So here I am, American born, raised a Southern Baptist and now non-religious, in my homemade burkini. It's made of a swim mask adopted from Chinese women wishing to avoid the sun (as do I), and jogging duds purchased not from a Paris burkini boutique, but from an American discount sporting goods store. I had it years before burkinis became "all the rage," in both senses of the word.
My reasons for wearing the burkini are my own. You see, I live in New Mexico, where the sun is brutal on not-so-young skin. The nights get cool here in the high desert, and so does the swimming pool water (alas, we have no public beaches here). So my combo Chinese fright mask and American lycra is a perfect solution.
My pool is in my backyard, behind a stucco wall (we have a lot of stucco in New Mexico). Anyway, the French police haven't discovered it yet, but what with Google Earth I could get nailed any day.
Obviously I wear my homemade swim regalia out of choice. So do a lot of Muslim women in their custom-made swim outfits, although some undoubtedly secretly yearn for more freedom in the water.
Opponents of the body-covering gear say it's a matter of religious oppression - women shouldn't show their bodies for fear of tempting men, who can't control their baser impulses. Keep women covered to keep men from sinning, and don't offend them, no matter what you do. (Hmmm - maybe the 70-something men in speedos on Copacabana beach ought to be forced to cover - talk about bodies offending the opposite sex!)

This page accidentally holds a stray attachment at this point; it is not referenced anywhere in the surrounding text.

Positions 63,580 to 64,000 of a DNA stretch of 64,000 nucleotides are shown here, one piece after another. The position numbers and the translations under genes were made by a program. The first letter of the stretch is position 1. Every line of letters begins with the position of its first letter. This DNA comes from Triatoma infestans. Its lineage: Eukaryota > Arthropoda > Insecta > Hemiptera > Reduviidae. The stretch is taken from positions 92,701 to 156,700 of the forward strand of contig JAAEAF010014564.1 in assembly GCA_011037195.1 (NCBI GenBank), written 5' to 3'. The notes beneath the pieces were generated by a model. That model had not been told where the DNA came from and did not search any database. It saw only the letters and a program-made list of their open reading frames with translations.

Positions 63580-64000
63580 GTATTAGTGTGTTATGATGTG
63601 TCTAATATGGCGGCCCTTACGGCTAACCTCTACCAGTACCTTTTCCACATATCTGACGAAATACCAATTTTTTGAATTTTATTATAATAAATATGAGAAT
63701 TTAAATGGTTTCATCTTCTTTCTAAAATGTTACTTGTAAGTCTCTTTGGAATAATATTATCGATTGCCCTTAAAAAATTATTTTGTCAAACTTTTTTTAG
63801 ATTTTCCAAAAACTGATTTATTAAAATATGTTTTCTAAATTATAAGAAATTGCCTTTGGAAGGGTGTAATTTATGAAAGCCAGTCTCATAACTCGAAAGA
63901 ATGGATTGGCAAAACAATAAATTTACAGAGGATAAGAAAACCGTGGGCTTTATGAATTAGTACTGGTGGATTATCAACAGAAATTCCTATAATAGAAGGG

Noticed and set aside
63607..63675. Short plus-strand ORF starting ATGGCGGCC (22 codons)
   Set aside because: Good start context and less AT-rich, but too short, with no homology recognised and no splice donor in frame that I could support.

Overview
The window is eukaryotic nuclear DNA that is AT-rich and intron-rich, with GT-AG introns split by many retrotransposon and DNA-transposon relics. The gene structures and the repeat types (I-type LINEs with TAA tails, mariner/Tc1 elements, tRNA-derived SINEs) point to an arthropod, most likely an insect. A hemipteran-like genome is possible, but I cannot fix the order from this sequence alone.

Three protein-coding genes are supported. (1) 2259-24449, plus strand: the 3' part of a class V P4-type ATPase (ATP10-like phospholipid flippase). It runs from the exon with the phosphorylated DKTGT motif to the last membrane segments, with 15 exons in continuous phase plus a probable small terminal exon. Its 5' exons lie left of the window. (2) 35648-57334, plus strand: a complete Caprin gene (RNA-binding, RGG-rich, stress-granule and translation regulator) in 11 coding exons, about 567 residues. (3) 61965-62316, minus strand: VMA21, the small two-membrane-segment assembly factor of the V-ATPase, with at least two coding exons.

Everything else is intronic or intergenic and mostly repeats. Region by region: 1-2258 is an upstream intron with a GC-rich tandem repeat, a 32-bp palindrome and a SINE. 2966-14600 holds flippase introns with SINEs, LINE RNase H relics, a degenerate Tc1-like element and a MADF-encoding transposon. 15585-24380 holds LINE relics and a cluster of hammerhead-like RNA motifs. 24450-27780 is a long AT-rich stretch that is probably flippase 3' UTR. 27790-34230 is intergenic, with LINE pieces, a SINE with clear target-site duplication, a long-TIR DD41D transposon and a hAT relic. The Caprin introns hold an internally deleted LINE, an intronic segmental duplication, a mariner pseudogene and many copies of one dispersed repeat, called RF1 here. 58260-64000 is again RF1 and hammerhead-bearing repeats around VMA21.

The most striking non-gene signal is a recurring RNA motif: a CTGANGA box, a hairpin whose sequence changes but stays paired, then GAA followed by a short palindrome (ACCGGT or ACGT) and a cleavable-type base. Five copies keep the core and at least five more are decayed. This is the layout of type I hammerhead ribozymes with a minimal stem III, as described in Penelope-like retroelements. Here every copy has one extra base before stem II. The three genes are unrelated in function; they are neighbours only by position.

The burkini debate is pretty mild around these parts, as most churches are Catholic, where control of women's choices runs to contraception and abortion instead of swimwear selection. I've only met one Muslim woman in my 10 years here - she was at a Women's Equality Day rally a couple of days ago.
As a feminist I've always been about choice - especially what to do with my own body. Who else should decide whether or not I have children, grow old gracefully or go for a nip here and tuck there, eat Krispy Kremes instead of kale, drink veggie smoothies or swill sugary soft drinks? The rub seems to come in when others (otherwise known as the men who control religion) decide who decides. Do the women "choose" to cover up because they're victims of the Stockholm syndrome, identifying with their oppressors? Could be - but how can anyone else judge who's a victim and who's a decider on her own?
Like the title of the Streep/Baldwin 2009 movie says - It's Complicated.
Gotta dive in now, before the water gets too cold and the debate gets even hotter for me and my burkini.